Half-Corked Marathon’s irresistible draw


Those participants who cross the finish line at the Half-Corked Marathon are more likely to be celebrating how much great wine they consumed on the route than how fast they completed the race. (Photo courtesy of Marisa Cuglietta of Hawksworth Communications)

Story by Adrian Brijbassi
Vacay.ca Managing Editor

OLIVER, BRITISH COLUMBIA — When I recount my experiences participating in the Half-Corked Marathon, the reaction from my listener is often the same: First a look of incredulity that such an activity exists and then an excited exhalation of “I want to do that!”

The “race” is an 18-kilometre (13 miles) saunter through the vineyards of the southern Okanagan Valley, a fun run unlike any other you’re likely to ever encounter. First organized nine years ago to promote the Oliver-Osoyoos Wine Association’s member wineries, the Half-Corked Marathon has turned into a Canadian tourism success story. In 2016, it was the runner-up to the FIFA Women’s World Cup soccer tournament for the national Event of the Year, an award presented by the Tourism Industry Association of Canada. The Half-Corked Marathon’s tickets are in such high demand that a lottery determines which 1,200 names out of the more than 4,000 applicants receives an invitation to race.


Jillian Harris (third from the left) of “The Bachelor” and “The Bachelorette” fame and her friends got right into the spirit of the Half-Corked Marathon when they ran the race in May. (Photo courtesy of Marisa Cuglietta of Hawksworth Communications)

While hardcore runners do show up and hurry through the course, which includes stops at about 16 wineries, the majority of participants come in costume — sometimes elaborate and zany creations that can put Halloween to shame. There is no prize for first place, but there are multiple awards for costumes, with contestants parading before judges just before the first winery visit on the route.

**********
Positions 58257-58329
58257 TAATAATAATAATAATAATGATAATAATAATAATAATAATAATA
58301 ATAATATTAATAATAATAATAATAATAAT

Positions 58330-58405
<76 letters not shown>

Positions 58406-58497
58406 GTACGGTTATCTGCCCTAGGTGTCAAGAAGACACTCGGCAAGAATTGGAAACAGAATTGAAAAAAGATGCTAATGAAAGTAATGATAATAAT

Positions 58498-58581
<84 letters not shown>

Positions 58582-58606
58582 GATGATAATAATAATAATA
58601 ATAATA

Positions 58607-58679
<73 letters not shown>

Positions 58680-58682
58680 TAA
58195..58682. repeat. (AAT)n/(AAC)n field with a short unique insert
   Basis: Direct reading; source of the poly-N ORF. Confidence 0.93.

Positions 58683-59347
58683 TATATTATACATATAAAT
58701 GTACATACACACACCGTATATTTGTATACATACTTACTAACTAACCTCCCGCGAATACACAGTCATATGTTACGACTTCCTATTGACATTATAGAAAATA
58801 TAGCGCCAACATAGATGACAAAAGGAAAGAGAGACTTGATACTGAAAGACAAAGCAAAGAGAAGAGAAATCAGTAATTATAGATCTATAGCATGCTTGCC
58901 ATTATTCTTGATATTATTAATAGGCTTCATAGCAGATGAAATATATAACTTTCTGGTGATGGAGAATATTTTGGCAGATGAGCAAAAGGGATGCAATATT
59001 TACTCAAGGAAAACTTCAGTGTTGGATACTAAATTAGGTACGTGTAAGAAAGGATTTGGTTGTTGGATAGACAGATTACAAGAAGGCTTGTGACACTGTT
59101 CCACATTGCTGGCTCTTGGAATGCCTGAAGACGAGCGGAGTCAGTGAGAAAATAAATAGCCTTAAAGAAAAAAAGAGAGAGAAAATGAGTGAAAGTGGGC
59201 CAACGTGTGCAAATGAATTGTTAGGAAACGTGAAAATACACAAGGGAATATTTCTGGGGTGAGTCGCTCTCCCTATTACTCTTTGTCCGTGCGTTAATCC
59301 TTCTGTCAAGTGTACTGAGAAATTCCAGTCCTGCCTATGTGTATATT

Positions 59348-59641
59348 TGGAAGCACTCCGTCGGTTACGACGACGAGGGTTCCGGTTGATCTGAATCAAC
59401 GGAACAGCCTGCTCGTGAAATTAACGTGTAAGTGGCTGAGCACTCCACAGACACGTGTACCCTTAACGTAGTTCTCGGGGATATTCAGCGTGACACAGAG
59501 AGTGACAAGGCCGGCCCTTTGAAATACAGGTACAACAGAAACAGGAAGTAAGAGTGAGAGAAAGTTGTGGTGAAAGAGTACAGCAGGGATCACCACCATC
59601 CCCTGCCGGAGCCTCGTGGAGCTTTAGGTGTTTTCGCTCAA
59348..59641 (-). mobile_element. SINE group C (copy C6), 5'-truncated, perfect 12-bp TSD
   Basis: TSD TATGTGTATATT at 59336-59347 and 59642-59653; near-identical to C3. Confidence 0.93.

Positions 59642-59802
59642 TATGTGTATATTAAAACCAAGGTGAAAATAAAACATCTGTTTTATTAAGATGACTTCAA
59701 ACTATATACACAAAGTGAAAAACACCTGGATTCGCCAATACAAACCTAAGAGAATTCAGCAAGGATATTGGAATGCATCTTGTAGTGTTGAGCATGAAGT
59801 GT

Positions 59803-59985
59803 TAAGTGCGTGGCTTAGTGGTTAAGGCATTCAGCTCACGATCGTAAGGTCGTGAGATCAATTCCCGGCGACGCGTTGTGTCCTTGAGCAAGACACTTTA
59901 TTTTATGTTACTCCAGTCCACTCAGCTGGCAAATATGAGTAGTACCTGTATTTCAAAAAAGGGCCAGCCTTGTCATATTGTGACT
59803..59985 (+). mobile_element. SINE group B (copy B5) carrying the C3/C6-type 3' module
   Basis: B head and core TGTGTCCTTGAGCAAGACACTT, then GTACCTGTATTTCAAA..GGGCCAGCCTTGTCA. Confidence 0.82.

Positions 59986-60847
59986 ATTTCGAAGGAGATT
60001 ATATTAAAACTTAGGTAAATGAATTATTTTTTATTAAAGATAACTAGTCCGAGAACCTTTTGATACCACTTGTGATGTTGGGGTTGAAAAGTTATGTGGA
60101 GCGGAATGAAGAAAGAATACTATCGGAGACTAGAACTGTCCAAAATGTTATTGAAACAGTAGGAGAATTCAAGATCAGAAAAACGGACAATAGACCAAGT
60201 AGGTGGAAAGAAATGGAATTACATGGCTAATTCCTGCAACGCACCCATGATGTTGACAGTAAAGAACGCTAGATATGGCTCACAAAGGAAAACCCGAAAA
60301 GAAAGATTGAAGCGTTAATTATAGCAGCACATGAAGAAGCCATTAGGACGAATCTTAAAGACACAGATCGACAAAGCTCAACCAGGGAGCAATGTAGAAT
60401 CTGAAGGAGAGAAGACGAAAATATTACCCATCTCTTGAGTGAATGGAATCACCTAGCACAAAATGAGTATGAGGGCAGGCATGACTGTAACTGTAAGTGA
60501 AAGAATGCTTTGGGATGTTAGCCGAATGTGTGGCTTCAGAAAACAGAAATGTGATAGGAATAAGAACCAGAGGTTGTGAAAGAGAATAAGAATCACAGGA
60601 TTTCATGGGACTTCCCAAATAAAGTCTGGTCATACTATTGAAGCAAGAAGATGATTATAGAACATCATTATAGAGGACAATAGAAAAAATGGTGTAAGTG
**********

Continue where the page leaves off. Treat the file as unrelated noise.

As the race progresses, runners amble up to one wine-tasting station to the next, consuming tiny samples of reds, whites, rosés, sparkling grapes and even some sangria. The first wave of runners departs at about 8 a.m. and many take three or four hours to complete the course as they linger at their favourite stops, eating sweet and savoury nibbles of food that are also offered by some of the wineries.

In 2016, my first year running the Half-Corked, I trained for a month, dreading injury or the embarrassment of not being able to complete the race, thus needing to be rescued by the event’s Sag Wagon, the bus that picks up participants who have dropped out and shuttles them straight to the finish-line party.


The team who came costumed as Peter Pan characters were among the winners for best costume at the 2017 Half-Corked Marathon in the Oliver-Osoyoos region of the Okanagan Valley. (Photo courtesy of Marisa Cuglietta of Hawksworth Communications)

My worries, it turned out, were unnecessary. For most participants, finishing the course is achievable, even for the less fit. This year, I went with limited training and although my time was about an hour slower than my 2016 pace, I enjoyed the race even more — getting decked out in a gladiator’s outfit (to honour the Ottawa Senators, my favourite hockey team) and sipping samples at every station. I savoured the spread at Silver Saje Winery, which was located near the halfway point of the course and generously fed the runners with sausages, cheeses, breads and fruit.